Senior discus thrower Tera Novy was announced as the Pac-12 Women’s Field Athlete of the Week after she broke the USC school record in the discus over the weekend. The honor is for the week of March 28-April 3 and was announced by the conference on Tuesday.Novy broke the school record for the first time last season, when she threw 193-11, breaking Kate Hutchinson’s record from 2006 of 189-5. Novy’s new personal best is the new school record of 196-6 or 59.9 meters. She bested herself by two feet and seven inches.Novy’s record-breaking throw came on April 2 at the California Collegiate in La Jolla, Calif.With the performance, Novy has thrown 189-10 in all three meets this season. Only three women in USC’s history have ever thrown 180 feet — two of them being Novy and the previous record-holder Hutchinson.Novy’s record-breaking throw from the meet is also the top throw by a collegian this year.Novy is the fourth Trojan to earn Pac-12 Track and Field Athlete of the Week honors. For the week of March 21, three Trojans earned the honor. The recipients were sophomore Ricky Morgan Jr. who runs the 400m, sophomore jumper Adoree’ Jackson and, on the women’s side, senior Jaide Stepter who competes in the hurdles.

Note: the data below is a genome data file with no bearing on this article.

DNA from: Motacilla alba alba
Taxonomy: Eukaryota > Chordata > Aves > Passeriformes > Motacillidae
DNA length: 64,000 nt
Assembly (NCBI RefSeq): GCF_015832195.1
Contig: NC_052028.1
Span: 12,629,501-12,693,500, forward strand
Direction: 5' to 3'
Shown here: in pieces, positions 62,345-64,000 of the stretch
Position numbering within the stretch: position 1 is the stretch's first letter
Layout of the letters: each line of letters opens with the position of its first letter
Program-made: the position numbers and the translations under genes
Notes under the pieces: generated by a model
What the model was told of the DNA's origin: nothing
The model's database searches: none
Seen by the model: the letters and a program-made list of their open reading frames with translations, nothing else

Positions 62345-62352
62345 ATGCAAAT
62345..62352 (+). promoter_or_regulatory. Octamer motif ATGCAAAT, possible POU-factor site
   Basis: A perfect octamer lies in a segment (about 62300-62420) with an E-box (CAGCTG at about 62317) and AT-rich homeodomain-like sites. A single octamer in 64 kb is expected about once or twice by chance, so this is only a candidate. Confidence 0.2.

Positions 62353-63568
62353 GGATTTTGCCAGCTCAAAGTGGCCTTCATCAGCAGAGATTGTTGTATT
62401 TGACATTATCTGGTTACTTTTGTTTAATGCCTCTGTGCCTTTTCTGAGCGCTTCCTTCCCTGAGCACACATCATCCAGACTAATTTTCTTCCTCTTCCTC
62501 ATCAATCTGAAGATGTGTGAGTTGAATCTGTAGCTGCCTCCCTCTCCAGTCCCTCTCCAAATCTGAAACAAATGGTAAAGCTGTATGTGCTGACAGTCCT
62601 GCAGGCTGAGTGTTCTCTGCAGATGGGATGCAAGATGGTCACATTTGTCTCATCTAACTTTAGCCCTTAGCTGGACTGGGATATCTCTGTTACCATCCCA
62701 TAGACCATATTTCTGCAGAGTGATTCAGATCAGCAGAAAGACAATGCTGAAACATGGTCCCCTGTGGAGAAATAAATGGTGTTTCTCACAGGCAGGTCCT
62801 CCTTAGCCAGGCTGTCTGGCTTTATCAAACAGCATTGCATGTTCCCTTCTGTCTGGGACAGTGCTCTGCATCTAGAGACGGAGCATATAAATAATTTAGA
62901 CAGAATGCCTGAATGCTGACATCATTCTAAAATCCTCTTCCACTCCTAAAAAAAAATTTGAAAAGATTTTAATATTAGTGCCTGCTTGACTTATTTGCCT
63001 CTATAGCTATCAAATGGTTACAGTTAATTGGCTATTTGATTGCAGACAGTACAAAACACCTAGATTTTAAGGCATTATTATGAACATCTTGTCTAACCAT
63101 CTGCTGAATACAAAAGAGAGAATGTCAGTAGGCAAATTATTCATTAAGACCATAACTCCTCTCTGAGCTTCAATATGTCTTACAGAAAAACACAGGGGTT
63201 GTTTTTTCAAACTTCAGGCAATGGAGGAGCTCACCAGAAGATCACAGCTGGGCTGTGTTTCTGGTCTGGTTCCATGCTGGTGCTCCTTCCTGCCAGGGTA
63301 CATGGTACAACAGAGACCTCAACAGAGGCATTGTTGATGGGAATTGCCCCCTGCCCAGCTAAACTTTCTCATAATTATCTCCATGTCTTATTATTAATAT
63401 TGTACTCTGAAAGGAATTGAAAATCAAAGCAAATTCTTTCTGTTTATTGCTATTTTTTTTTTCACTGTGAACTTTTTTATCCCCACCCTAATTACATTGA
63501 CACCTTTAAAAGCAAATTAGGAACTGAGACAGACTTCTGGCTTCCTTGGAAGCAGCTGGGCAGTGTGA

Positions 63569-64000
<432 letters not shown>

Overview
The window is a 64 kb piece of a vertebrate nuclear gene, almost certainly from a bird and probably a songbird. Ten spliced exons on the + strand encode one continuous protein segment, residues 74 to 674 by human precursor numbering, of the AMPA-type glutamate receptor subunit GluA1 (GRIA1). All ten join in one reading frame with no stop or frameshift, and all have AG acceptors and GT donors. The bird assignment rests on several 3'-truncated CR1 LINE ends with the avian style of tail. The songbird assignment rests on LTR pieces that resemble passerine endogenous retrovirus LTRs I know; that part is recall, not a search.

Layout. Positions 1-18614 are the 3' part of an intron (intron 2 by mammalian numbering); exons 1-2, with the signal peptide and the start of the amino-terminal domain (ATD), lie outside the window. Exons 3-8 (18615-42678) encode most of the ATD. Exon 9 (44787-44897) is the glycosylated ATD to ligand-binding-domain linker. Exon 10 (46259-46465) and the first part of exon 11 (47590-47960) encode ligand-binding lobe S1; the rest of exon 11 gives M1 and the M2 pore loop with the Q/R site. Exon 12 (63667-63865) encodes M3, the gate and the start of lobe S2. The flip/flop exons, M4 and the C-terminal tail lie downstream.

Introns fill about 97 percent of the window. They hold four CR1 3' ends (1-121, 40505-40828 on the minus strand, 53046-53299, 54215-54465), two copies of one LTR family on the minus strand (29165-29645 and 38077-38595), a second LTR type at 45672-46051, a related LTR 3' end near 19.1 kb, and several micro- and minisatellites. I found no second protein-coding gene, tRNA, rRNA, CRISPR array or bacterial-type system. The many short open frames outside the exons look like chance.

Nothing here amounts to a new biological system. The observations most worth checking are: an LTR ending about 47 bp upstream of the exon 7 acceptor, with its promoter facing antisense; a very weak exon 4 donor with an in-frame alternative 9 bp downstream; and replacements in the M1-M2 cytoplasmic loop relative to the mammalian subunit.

One of Stow’s assailants, Louie Sanchez, was confrontational with fans while inside the stadium during the game and should have been thrown out by the second inning, Girardi said, but there was no security in the section in which Sanchez and his friend Marvin Norwood were seated.“I mean, it’s crazy, and nobody does anything about it,” Girardi said.When Stow was attacked in the parking lot, security was also absent, even though two guards were supposed to be present, he noted. “Somehow they didn’t make it,” Girardi said.The attorney insisted that Stow did not attack Sanchez or Norwood, both of whom have pleaded guilty to attacking the father of two. “He never touched anybody.” Stow’s medical care has thus far reached into the millions of dollars. “You’re not supposed to end up this way going to the game,” Girardi said, adding that no person or entity in the current ownership of the Dodgers faces any potential liability. Fox countered that Stow had a blood-alcohol level well above what is considered the legal limit to drive both at the time of the attack and earlier in the stadium. He said security at Dodger Stadium that day was the highest in the stadium’s history for an opening-day game.A Major League Baseball representative who was present at the game said he had never seen such a large security force at any game, Fox said, adding that security included nearly 200 Los Angeles Police Department officers in the parking lot in addition to a mix of LAPD officers, off-duty lawmen and private security guards in the stadium.Judge Victor Chavez ordered the prospective jurors to fill out a questionnaire meant to gauge their ability to be fair to both sides.“What is your opinion, if any, of Frank McCourt?” is question No. 34 of the proposed 45-question survey filed by his lawyers in Los Angeles Superior Court.Jurors are also being asked their opinions of the Dodger organization and Dodger Stadium and whether they have ever had a negative experience at the facility.Both attorneys will be probing to see if jurors have come to any opinion as to whether Stow should be compensated by McCourt or the Dodgers. About 100 prospective jurors in the trial of a San Francisco Giants fan’s negligence suit against ex-Dodgers owner Frank McCourt heard widely different accounts from attorneys Tuesday about who was responsible for the severe brain injury suffered by the former paramedic in a beating outside Dodger Stadium.Bryan Stow of Santa Cruz was attacked by two Dodger fans in a stadium parking lot after the opening-day game on March 31, 2011. A lawsuit was filed on Stow’s behalf two months later.Thomas Girardi, representing Stow, blamed the attack on a lack of security. But Dana Fox, on behalf of McCourt and three Dodger entities he created, said Stow and the two men who attacked him share responsibility for the “tragic, terrible injuries” he suffered.The lawyers gave prospective jurors a brief summation of the case shortly after they were brought into the Los Angeles Superior Court courtroom where the trial will take place. Stow, in a wheelchair, was in the front row of the courtroom, along with his parents and relatives. Newsroom GuidelinesNews TipsContact UsReport an Error